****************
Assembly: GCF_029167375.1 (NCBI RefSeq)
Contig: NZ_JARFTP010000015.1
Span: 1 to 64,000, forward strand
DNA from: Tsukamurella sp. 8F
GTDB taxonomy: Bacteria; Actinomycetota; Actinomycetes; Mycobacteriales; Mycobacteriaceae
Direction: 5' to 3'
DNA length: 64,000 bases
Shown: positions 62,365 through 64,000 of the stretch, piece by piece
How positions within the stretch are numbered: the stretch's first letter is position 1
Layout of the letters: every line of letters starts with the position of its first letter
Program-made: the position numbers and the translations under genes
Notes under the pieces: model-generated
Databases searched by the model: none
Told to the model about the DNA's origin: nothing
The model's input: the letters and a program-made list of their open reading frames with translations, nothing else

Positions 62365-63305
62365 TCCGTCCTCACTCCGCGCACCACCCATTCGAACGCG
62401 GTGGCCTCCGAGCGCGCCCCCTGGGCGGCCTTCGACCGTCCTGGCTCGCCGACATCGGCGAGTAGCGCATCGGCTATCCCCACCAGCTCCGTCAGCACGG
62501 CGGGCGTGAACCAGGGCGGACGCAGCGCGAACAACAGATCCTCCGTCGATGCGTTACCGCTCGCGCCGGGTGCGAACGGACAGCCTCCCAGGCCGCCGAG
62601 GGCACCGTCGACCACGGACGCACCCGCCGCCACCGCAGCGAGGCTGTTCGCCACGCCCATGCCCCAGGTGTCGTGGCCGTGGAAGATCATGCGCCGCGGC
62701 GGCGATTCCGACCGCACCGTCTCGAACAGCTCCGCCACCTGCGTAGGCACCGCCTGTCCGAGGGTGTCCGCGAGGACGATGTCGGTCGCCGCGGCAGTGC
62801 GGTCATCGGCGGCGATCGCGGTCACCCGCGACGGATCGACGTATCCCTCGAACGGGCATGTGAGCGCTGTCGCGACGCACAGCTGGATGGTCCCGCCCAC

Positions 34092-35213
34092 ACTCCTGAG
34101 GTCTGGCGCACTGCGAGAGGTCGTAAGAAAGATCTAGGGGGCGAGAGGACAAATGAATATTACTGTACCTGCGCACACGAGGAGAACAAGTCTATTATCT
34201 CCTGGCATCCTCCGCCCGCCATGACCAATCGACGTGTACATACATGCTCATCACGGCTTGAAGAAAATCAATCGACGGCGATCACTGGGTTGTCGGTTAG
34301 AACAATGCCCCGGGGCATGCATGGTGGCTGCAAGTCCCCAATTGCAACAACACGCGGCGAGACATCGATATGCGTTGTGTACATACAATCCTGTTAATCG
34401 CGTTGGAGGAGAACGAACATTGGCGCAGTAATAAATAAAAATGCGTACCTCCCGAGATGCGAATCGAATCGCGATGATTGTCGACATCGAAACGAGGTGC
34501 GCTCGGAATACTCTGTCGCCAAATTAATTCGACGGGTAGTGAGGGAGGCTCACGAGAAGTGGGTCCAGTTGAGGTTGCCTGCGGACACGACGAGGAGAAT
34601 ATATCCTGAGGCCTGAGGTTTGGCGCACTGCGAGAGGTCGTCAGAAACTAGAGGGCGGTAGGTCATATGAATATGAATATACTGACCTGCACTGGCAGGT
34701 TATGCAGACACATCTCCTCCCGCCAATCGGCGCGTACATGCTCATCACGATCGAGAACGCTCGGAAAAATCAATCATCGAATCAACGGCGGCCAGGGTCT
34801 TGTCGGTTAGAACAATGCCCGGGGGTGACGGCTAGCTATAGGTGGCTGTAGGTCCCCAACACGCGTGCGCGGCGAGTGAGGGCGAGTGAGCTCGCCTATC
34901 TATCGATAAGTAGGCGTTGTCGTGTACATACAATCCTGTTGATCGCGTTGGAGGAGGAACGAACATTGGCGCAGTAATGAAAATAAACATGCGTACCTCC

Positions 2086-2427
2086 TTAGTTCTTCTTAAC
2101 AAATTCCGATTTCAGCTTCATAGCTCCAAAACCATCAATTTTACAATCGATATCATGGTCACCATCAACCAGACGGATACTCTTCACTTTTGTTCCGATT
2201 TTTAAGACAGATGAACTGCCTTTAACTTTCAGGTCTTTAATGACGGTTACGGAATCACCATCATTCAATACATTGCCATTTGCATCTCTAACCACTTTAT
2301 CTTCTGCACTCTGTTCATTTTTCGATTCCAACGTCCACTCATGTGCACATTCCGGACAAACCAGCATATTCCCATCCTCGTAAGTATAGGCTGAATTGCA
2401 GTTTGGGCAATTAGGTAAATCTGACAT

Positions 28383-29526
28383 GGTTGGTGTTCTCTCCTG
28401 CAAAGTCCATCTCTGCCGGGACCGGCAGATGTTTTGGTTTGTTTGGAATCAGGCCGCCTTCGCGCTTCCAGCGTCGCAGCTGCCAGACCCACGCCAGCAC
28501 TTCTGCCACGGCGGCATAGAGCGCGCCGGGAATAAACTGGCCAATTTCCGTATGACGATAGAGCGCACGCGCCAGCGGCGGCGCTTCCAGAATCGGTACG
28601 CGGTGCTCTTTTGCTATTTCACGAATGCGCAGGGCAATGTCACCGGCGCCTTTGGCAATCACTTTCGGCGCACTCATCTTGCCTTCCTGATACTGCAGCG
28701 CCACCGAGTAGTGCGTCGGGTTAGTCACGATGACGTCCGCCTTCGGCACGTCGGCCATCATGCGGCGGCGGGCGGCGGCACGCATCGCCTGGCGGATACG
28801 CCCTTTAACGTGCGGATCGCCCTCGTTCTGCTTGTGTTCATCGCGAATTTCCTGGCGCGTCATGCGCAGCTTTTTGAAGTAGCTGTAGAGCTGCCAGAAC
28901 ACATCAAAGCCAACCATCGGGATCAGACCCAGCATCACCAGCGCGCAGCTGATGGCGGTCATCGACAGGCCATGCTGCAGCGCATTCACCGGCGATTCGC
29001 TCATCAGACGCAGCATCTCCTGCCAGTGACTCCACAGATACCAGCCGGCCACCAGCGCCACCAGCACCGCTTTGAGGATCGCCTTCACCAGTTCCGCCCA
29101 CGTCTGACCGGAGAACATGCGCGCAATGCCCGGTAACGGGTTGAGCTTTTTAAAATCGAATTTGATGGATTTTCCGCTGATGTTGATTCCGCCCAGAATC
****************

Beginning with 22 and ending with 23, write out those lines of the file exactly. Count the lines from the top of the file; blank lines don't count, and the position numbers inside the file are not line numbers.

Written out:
62801 GGTCATCGGCGGCGATCGCGGTCACCCGCGACGGATCGACGTATCCCTCGAACGGGCATGTGAGCGCTGTCGCGACGCACAGCTGGATGGTCCCGCCCAC

Positions 34092-35213